• Live
    • Audio Only
  • google plus
  • facebook
  • twitter
  • A boy writes a message on a mock border wall during a protest by anti-Brexit campaigners, 'Borders Against Brexit' in Carrickcarnan, Ireland.

    A boy writes a message on a mock border wall during a protest by anti-Brexit campaigners, 'Borders Against Brexit' in Carrickcarnan, Ireland. | Photo: Reuters

Published 25 March 2019

EU officials said many countries have started preparing for a no-deal Brexit whose chances are becoming stronger. 

The European Union believes a no-deal Brexit is increasingly likely, officials in Brussels said Monday after the bloc gave Britain two more weeks to resolve its political stalemate.


UK Firm Stockpiling Toilet Papers in Case of No-Deal Brexit

“We are prepared for this scenario,” an EU official said describing the bloc’s contingency preparations.

As British Prime Minister Theresa May battles to keep control of Brexit and her own job, the EU has stepped up pressure on London, pushing the message that the bloc is ready for an abrupt split.

The officials, who have toured the 27 states remaining in the EU after Brexit to coordinate preparations, said France, Belgium, and the Netherlands were hiring up to 2,100 people for additional customs, animal and plant health checks that would be necessary should Britain leave the bloc with no transition deal in place.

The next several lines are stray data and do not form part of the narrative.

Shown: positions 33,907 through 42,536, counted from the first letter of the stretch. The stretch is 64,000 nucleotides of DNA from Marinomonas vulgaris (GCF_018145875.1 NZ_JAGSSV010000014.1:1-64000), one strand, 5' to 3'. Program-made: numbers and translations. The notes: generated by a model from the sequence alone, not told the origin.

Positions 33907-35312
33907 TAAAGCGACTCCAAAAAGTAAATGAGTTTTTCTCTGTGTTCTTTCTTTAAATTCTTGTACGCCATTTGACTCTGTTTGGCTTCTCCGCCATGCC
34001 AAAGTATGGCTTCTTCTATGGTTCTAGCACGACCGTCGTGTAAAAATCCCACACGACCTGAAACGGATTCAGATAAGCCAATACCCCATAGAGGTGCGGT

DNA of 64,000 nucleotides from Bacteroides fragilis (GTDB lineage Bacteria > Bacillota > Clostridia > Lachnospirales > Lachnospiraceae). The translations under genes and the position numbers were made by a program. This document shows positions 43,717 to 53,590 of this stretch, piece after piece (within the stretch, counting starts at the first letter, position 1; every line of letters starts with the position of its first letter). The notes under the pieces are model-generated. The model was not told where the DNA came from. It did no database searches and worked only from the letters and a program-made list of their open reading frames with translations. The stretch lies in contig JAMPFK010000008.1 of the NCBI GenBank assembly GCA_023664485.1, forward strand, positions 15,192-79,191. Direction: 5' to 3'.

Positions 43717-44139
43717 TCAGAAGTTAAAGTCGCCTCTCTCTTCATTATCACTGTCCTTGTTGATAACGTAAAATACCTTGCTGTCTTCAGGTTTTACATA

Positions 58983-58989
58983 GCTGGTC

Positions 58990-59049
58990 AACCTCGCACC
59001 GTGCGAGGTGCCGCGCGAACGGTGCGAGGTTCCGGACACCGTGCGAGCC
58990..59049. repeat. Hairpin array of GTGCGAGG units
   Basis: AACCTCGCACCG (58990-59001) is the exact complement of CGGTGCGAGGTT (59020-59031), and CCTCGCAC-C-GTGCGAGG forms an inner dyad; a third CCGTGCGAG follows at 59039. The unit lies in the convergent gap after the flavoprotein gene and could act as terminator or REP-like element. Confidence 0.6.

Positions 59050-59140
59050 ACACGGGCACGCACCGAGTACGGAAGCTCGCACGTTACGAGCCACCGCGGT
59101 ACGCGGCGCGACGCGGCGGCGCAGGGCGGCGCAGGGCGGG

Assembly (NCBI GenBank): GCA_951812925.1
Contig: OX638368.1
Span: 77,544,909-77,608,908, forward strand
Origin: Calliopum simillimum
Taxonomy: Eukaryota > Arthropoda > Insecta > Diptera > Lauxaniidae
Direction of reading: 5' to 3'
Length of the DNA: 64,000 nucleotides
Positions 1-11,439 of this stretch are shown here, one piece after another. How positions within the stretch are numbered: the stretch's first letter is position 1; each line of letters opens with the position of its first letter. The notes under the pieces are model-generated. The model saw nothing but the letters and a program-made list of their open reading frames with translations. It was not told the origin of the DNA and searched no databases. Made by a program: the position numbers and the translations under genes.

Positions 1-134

They said EU member states were setting up 20 new border inspection points as the bloc tries to mitigate the worst disruption in transport and travel in a no-deal scenario, as well as moves to guarantee expatriates’ rights.

During a debate in the Parliament Monday, the Prime Minister Theresa May said that the only option is slow Brexit as there can be “no no-deal Brexit” and “no no Brexit.”

She was criticized by opposition leader Jeremy Corbyn for failing to produce a concrete plan even two years after the Brexit referendum.


'People's Vote' March Demands New Brexit Referendum, Hundreds of Thousands Attend

According to the Labor leader, the U.K. is still facing the “prospectus of a disastrous no-deal Brexit.”

It is the PM’s failure that brought so many people out on the streets in a protest against the government. He reached out for a crossparty discussion to discuss an alternative deal which will protect jobs, workers, and communities as May’s deal is “dead.”

According to him, a Tori crisis cannot be afforded, neither a chaotic Tori deal.

Brexit had been due to happen on March 29 before May secured the delay. Now a departure date of May 22 will apply if parliament passes the Withdrawal Agreement the British PM agreed with the EU in November. If she fails, Britain will have until April 12 to offer a new plan or decide to leave without a treaty to smooth the transition and avoid an economic shock.

London is also due to inform the EU by April 18 whether it will contribute to the bloc’s 2020 budget as planned, even in a no-deal scenario.

“We don’t want a no-deal Brexit, we’d much rather have the Withdrawal Agreement, but if it is to be a no-deal, let’s do it quickly,” the EU official said of EU businesses’ approach.

“They compare it to a plaster - you can take it off very slowly and it’ll hurt for some time. Or you can take it off very quickly and it’s done. They want certainty.”


Theresa May
Post with no comments.